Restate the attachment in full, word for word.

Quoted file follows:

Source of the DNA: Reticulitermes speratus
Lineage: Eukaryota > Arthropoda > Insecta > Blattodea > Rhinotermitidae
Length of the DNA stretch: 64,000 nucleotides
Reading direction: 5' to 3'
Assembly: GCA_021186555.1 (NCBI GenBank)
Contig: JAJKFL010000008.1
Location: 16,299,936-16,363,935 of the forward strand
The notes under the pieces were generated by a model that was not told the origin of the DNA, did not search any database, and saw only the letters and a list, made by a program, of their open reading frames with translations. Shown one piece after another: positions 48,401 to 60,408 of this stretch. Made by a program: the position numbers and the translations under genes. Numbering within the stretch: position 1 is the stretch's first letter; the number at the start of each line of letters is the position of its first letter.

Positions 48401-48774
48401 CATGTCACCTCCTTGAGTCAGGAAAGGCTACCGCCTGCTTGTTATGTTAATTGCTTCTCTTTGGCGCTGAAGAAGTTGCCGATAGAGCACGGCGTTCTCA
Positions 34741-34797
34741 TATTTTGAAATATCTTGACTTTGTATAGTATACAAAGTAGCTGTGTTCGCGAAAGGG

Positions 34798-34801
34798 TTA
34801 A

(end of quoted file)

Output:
Source of the DNA: Reticulitermes speratus
Lineage: Eukaryota > Arthropoda > Insecta > Blattodea > Rhinotermitidae
Length of the DNA stretch: 64,000 nucleotides
Reading direction: 5' to 3'
Assembly: GCA_021186555.1 (NCBI GenBank)
Contig: JAJKFL010000008.1
Location: 16,299,936-16,363,935 of the forward strand
The notes under the pieces were generated by a model that was not told the origin of the DNA, did not search any database, and saw only the letters and a list, made by a program, of their open reading frames with translations. Shown one piece after another: positions 48,401 to 60,408 of this stretch. Made by a program: the position numbers and the translations under genes. Numbering within the stretch: position 1 is the stretch's first letter; the number at the start of each line of letters is the position of its first letter.

Positions 48401-48774
48401 CATGTCACCTCCTTGAGTCAGGAAAGGCTACCGCCTGCTTGTTATGTTAATTGCTTCTCTTTGGCGCTGAAGAAGTTGCCGATAGAGCACGGCGTTCTCA
Positions 34741-34797
34741 TATTTTGAAATATCTTGACTTTGTATAGTATACAAAGTAGCTGTGTTCGCGAAAGGG

Positions 34798-34801
34798 TTA
34801 A